Parents Go Public With Son's Ransom Kidnap

The owners of a large airline maintenance firm have gone public with their son's kidnapping nearly a month after meeting a ransom demand -- and getting only silence in return.

Thomas and Pamela Wiles went to the cops last week after they complied with a ransom demand for the return of their 26-year-old son Robert Wiles.

On Friday the FBI held a news conference to delicately lay out some details of the case and the frightened parents pleaded for their son's release.

"Robert was," Thomas Miles began, then quickly correcting himself. "Is, is. He's a pilot with multiengine instrument ratings. He's a diver, athlete and a journeyman fisherman."

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Robert Wiles was last seen at his job at the Lakeland Linder Regional Airport at 6:30 p.m. April 1. Lakeland is about 35 miles east of Tampa.

Wiles works as the business development manager for his father's company, National Flight Services, which performs repairs and maintenance at airports in Florida, Ohio, San Antonio and Toronto.

Robert Wiles' business also took him to Thailand and other overseas destinations.

On April 3, two days after he disappeared, Thomas and Pamela Wiles, who live near Toledo, Ohio, received a ransom note. The kidnappers demanded cash with specific instructions that Wiles' parents met.

Since then, there has been no additional correspondence from the kidnapper or kidnappers and the parents said they fear the money may never have made it to their son's captors. They also have said that they do not know of anyone, including business associates, who may have a problem with their son.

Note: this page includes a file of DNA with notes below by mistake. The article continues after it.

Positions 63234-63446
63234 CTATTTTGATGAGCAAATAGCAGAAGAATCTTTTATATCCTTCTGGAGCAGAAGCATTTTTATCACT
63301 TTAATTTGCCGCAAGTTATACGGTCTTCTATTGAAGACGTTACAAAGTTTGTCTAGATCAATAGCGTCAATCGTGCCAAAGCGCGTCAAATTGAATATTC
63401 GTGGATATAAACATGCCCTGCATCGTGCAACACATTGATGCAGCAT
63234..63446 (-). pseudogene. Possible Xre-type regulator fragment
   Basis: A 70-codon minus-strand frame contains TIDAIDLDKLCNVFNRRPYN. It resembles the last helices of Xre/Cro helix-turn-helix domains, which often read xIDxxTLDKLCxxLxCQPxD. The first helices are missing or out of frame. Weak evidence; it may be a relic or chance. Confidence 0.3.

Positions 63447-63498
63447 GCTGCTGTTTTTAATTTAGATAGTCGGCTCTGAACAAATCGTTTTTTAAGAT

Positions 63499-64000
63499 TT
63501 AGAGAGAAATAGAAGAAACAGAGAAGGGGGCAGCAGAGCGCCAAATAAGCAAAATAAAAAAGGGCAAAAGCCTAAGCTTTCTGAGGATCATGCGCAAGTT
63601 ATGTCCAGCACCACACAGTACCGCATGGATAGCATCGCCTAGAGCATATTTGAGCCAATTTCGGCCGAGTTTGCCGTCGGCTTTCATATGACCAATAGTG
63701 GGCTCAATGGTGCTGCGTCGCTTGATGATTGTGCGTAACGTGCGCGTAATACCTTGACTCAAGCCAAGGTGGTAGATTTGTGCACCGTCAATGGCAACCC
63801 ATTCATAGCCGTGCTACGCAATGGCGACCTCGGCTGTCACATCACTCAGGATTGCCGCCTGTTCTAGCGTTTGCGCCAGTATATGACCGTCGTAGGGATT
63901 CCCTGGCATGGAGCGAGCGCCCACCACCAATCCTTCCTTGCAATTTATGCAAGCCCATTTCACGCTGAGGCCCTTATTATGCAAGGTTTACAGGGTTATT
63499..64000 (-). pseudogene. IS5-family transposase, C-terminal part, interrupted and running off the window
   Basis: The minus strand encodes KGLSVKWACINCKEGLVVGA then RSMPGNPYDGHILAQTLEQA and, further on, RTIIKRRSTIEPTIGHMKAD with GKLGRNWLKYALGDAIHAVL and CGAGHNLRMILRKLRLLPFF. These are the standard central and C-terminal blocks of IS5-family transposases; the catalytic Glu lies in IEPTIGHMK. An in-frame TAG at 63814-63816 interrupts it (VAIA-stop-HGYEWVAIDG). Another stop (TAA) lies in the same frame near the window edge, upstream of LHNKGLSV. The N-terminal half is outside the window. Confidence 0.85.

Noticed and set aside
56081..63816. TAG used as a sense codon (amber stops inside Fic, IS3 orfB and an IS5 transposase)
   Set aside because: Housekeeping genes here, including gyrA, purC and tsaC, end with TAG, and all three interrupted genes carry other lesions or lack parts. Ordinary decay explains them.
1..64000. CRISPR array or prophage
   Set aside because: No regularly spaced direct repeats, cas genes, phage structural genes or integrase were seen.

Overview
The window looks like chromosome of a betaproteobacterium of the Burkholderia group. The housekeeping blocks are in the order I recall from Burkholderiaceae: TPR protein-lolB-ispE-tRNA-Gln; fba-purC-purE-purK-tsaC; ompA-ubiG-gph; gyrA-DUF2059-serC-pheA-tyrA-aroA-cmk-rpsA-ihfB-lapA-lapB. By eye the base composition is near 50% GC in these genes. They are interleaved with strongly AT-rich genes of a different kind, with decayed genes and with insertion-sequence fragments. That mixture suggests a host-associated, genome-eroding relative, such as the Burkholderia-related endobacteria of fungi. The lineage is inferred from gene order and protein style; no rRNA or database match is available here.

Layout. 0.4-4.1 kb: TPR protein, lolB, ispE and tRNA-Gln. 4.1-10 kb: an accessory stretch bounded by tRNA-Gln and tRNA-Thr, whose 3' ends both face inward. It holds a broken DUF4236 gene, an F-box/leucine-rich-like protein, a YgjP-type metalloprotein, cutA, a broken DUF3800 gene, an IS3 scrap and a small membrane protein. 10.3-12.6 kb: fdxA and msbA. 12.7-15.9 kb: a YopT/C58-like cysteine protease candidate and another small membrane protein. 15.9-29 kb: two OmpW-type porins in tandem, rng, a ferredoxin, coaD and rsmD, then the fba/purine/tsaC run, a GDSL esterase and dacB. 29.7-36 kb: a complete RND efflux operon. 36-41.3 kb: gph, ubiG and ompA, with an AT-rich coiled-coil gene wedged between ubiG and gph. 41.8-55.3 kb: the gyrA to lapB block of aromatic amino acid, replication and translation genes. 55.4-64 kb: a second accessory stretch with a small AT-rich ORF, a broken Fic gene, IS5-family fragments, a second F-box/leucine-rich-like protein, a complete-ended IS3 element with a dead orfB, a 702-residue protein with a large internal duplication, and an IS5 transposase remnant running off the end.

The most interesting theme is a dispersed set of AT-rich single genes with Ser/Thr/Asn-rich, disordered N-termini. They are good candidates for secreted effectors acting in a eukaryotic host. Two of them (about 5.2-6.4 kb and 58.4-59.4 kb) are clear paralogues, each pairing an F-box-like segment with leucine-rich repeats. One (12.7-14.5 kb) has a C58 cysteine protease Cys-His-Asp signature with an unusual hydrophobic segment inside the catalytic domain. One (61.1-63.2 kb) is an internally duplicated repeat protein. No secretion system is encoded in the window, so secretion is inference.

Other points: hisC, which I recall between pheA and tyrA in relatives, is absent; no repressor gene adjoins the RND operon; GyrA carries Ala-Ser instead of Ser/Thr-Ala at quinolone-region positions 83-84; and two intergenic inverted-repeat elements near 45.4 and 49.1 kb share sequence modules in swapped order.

"Although the parents had been following the directions in the ransom demand, the communication stopped with the parents from whomever is responsible for Robert's disappearance," Dave Couvertier, special agent and spokesman for the FBI's Tampa office, told ABC News. "By going to the media, we agreed that we could try to get a message out to the person responsible for that ransom note in hopes they would continue communication with the family and we can get Robert home safely."

Couvertier said the FBI is working with local police departments, the Polk County Sheriff's Office, the Florida Fish and Wildlife Conservation Commission and the state police, in addition to law enforcement in Ohio. The FBI's involvement in the missing person's investigation was triggered by the ransom element, he explained.

"Kidnappings for ransom are very rare in the United States, unlike some other countries," he said, acknowledging that authorities believe that Wiles' life is in danger -- if he is still alive.

Couvertier declined to discuss many details common in missing person's cases. He would not say whether there has been any activity in Wiles' bank accounts or on his cell phone, for example, or whether he had a vehicle that was abandoned at the Lakeland airport the evening he vanished.

"He was last seen at 6:30 p.m. at his place of business," Couvertier said. "From there, traces of his movement disappear."

He also would not share details of the ransom request, including how it reached Wiles' parents and what they paid in order to get their son back.

Couvertier said that investigators have some leads among his business associates that they continue to follow.

"We're conducting [a] logical investigation with any of them," he said. "We're pursuing every possible lead."

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